Feature: Kona Libre DL Gravel/Adventure Bike – Sea Otter 2018

kona libre dl gravel bike review

“At Kona, we’re all about the freedom and empowerment of the bicycle. We have been since 1988. We still have the same founding owners. We’re still populated by a staff of keen, active, impassioned cyclists. We’re not big, nor are we that small. Just a dedicated group of cyclists making bicycles for people who love bikes-no matter if that love is new or long established.”

kona libre dl gravel bike review

Very little is known about the new Kona Libre DL gravel/adventure bike, officially released at the recent Sea Otter show in Monterey, California.

kona libre dl gravel bike review

The bike is a 2019 model, but nothing is available on the company’s website at this time. However, the following information has been learned…

kona libre dl gravel bike review

The Libre DL display bike was fitted with WTB’s Riddler tyre in 700c x 45mm, so you know this bike is designed with tyre clearance and fun in mind.

kona libre dl gravel bike review

But, tyre clearance is an understatement – for once – the all-carbon Libre DL will clear a 29’er x 2.0″ tyre and 650b x 2.1″ tyres.

kona libre dl gravel bike review
Mega tyre clearance!

The Easton EA70 AX wheelset fitted to the display Kona measure 24mm wide internally, meaning, those Riddler display tyres may be a smidge wider than their label indicates (reminder to self, bring along calipers to measure).

 

kona libre dl gravel bike review

The new Kona leans on some of the design features of the company’s Sutra, which has some MTB-like properties.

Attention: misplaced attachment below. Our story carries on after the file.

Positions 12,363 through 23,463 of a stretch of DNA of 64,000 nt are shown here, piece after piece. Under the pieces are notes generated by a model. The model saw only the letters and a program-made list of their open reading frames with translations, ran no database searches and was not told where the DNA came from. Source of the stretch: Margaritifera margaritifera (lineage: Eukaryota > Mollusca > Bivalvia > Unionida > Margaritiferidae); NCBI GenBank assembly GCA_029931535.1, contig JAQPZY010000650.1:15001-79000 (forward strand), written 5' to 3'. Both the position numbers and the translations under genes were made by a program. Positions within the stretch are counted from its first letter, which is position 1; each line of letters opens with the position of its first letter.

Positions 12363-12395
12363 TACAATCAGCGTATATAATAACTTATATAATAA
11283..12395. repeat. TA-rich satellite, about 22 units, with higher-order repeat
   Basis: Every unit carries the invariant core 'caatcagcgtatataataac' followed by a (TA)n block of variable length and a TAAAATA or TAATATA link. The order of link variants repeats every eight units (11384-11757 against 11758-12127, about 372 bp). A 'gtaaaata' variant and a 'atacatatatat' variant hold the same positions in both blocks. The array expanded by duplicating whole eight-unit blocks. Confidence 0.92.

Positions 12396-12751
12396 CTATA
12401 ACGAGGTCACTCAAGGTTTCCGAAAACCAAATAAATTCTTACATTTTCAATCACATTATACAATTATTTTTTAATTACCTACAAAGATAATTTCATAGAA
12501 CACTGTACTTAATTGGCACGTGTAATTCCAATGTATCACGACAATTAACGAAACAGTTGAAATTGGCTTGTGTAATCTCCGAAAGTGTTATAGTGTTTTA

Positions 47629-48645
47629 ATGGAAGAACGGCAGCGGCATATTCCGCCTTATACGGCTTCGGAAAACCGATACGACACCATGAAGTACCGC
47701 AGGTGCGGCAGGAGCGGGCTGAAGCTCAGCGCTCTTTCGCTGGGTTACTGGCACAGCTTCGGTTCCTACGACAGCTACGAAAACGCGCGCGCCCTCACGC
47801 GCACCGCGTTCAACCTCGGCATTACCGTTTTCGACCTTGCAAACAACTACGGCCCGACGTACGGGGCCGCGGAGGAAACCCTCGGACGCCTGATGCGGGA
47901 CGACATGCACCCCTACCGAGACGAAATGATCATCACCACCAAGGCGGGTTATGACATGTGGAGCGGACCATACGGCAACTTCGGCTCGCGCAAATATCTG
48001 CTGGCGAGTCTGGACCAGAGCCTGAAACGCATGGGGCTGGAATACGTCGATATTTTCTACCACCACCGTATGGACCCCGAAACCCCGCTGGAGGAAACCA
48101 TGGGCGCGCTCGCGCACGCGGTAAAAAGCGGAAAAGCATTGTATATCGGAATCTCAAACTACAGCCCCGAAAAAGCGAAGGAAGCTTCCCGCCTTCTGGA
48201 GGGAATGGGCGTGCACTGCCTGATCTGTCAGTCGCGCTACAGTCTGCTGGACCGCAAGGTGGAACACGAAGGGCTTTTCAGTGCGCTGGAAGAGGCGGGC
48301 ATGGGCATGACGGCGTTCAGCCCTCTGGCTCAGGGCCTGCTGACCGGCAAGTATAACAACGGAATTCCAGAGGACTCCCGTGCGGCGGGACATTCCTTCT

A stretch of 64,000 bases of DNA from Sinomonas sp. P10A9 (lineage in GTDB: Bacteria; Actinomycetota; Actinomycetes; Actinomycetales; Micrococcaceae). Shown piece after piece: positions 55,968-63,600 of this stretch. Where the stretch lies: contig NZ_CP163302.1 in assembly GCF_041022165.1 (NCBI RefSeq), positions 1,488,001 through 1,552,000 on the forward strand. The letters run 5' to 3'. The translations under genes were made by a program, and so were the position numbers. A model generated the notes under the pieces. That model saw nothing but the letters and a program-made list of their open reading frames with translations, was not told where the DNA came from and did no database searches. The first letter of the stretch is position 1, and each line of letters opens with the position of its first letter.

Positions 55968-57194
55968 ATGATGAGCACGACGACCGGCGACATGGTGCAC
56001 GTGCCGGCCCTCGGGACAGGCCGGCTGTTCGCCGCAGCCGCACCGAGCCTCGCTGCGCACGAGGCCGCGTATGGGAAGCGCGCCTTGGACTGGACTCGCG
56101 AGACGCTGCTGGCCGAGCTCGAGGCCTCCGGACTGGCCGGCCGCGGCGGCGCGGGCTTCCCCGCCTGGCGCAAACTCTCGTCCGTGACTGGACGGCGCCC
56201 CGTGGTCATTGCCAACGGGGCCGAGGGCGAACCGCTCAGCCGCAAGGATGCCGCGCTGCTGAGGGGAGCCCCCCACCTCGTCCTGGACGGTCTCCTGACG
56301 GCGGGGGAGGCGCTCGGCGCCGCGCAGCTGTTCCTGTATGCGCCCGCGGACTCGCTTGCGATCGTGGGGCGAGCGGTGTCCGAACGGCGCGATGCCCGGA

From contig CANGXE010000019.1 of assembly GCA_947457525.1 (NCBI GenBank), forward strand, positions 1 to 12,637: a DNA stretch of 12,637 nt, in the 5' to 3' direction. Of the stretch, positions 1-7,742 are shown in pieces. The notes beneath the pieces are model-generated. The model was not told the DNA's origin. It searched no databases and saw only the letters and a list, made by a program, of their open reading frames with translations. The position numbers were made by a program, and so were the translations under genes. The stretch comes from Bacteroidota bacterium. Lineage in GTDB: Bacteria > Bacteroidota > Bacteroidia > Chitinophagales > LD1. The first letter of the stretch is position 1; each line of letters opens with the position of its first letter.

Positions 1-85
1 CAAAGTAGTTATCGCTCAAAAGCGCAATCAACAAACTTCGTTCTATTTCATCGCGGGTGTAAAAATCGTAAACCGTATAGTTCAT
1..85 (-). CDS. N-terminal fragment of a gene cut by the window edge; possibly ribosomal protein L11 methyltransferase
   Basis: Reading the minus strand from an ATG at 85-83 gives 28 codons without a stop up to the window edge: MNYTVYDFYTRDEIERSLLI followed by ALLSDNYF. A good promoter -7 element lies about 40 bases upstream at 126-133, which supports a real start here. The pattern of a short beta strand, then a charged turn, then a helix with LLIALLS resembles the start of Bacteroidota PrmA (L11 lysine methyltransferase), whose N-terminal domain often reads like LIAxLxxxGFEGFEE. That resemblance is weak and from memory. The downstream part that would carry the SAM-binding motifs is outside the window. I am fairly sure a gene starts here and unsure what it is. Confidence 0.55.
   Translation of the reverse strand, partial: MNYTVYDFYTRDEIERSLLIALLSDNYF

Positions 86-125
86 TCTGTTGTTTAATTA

kona libre dl gravel bike review
Internalized cable routing keeps the Libre DL neat and tidy.

Thus, the Libre DL has a very similar stack height, reach and bottom bracket drop as the Kona Sutra, but also draws from the Kona Rove, with its chainstays shortened just a smidge, at 5mm less.

kona libre dl gravel bike review

The Kona Libre DL provides FIVE bottle cage mounts on the frame and bosses on the fork. Speaking of the fork, the all-carbon tapered fork utilizes the 12mm thru-axle standard which I found a bit odd. I thought a bike such as this would better served with a 15mm thru-axle – and the choices offered by MTB wheels with thru-axles… it isn’t all about the pavement, frame designers!

kona libre dl gravel bike review

In display configuration, the Libre DL is presented as a 1x / single chainring configuration, but Kona wisely provides a front derailleur mount. Not all of us appreciate 1x’s being forced down our throats!

kona libre dl gravel bike review

If you’re going to go 1x, it is hard to beat a SRAM mechanical drivetrain. They just work so well. In the case of this Kona, a SRAM Force 1x rear derailleur with clutch.

kona libre dl gravel bike review

kona libre dl gravel bike review

Front and rear, this build of the Kona Libre DL features SRAM Force hydraulic brake calipers, mounted flat-mount style.

kona libre dl gravel bike review

Above, the rear brake housing is fully internalized and exits with almost no bend, direct to the flat-mount brake caliper. Internalized routing is a departure from the traditional method of externalized cables, at least with bikes marketed more towards adventure / bike packing.

kona libre dl gravel bike review

At the time of writing, pricing is unknown, but Kona kindly informed me there will be two build options available.

kona libre dl gravel bike review

The Libre DL model as you see here, kitted out with SRAM’s Force 1x 11-speed mechanical drivetrain, Easton AX 70 wheels, WTB Riddler tyres and so on. A lower end model fitted with a 2x / double chainring and 650b wheels, tires, etc. What’s interesting? Double chainring drivetrains are trending towards lower end, less expensive bikes these days… food for thought.

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12 comments on “Feature: Kona Libre DL Gravel/Adventure Bike – Sea Otter 2018